The Egyptian government has approved amendments to the law that regulates trade unions days before the International Labour Organisation is due to hold its conference.
By amending the law, Egypt seeks to avoid being put on the ILO’s blacklist, according to Al-Araby Al-Jadeed news site.
The list includes 40 countries which are accused of violating international labour standards.
The new amendments allow all workers to form labour committees with no less than 50 members. They also allow workers in organisations with less than 50 staff members to form a labour committee. They will be allowed to join forces with workers in other professions or crafts.
The amendments also allow for the formation of a general trade union with at least ten committees, each with at least 15,000 members.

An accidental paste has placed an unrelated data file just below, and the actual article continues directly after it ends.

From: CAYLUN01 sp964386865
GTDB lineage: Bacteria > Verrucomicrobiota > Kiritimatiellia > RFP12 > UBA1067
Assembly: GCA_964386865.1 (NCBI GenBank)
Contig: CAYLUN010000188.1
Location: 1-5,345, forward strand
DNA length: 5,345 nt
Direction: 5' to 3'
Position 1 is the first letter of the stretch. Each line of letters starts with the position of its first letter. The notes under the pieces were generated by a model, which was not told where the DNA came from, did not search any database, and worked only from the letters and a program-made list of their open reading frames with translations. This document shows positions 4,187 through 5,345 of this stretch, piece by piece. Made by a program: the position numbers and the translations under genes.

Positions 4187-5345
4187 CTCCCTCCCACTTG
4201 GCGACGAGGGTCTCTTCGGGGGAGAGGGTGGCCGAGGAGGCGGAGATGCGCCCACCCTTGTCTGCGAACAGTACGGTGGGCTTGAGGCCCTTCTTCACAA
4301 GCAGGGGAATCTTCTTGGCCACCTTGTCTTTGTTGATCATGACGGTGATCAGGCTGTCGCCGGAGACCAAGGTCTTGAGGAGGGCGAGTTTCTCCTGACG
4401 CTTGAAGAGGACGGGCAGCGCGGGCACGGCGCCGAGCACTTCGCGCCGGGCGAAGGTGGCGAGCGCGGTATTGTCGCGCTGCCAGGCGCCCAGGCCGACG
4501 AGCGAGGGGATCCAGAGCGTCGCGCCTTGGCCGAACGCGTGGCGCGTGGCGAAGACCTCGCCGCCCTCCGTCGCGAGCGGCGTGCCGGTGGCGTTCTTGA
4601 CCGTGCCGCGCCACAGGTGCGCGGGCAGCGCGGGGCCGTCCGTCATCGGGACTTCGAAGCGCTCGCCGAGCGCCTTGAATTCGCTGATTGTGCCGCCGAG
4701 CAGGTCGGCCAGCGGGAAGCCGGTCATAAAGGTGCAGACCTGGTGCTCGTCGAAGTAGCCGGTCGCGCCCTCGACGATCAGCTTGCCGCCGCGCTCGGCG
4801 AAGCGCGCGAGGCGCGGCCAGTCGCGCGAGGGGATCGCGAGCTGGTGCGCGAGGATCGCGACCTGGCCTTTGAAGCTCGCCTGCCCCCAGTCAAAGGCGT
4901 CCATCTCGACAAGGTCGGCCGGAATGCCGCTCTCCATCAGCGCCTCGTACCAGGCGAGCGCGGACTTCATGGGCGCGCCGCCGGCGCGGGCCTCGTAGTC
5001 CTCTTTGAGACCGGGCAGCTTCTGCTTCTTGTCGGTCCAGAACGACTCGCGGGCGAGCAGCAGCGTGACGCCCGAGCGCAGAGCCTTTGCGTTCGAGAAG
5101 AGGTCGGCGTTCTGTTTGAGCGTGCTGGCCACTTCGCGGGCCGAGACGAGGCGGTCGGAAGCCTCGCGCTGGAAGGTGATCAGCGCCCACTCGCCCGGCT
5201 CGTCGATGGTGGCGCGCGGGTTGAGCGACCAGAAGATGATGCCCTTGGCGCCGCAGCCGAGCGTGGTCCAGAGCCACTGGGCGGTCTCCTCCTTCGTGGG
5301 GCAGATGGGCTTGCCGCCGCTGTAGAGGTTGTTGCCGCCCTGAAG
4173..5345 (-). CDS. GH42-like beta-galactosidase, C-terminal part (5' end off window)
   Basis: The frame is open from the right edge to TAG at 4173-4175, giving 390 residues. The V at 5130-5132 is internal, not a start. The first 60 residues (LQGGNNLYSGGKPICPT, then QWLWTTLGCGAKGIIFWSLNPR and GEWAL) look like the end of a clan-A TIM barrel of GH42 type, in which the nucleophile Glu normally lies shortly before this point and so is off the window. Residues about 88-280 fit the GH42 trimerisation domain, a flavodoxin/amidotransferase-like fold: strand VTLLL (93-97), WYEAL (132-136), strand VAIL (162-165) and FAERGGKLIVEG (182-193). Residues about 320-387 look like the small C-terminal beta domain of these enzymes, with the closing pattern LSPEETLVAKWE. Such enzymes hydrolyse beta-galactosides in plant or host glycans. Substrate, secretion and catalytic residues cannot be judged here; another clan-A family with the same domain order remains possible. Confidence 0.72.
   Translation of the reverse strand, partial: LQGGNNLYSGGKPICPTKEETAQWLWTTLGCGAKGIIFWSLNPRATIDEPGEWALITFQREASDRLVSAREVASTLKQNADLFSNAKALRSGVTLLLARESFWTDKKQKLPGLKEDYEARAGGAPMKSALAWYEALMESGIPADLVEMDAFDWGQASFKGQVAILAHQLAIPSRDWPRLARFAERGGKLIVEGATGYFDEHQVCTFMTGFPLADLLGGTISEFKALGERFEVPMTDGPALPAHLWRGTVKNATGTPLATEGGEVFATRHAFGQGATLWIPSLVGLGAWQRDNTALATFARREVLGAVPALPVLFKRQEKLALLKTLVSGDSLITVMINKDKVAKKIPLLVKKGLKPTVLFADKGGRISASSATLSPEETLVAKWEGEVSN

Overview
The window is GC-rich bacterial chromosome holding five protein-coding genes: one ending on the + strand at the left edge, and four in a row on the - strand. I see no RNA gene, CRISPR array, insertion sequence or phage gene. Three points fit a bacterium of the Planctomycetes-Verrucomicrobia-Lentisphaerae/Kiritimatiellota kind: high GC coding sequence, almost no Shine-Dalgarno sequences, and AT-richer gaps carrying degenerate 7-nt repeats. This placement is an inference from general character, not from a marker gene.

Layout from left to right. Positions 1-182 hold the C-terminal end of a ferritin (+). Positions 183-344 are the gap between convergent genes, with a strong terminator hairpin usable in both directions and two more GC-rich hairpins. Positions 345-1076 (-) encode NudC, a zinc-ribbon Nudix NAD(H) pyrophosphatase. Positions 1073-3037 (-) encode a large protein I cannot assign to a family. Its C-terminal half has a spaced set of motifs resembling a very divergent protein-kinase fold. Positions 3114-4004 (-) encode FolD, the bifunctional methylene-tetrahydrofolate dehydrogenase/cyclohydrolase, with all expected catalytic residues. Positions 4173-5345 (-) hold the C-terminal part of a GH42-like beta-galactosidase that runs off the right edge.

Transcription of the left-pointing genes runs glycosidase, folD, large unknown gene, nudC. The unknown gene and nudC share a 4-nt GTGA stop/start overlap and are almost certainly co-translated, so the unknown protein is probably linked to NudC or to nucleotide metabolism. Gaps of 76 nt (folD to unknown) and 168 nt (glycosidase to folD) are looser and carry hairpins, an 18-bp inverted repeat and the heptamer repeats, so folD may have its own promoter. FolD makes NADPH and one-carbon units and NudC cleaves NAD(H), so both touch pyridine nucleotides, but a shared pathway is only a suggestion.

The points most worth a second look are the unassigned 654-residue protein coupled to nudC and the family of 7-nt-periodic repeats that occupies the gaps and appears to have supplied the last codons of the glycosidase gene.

As it stands, the existing law is considered to violate international standards of organised labour rights. The International Federation of Trade Unions accuses Egypt of suppressing labour protests and detaining activists, in addition to mistreating migrant workers.
The International Labour Organisation is a United Nations agency whose mandate is to advance social justice and promote decent work by setting international labour standards. Its Committee on Freedom of Association is due to meet on 6-7 June.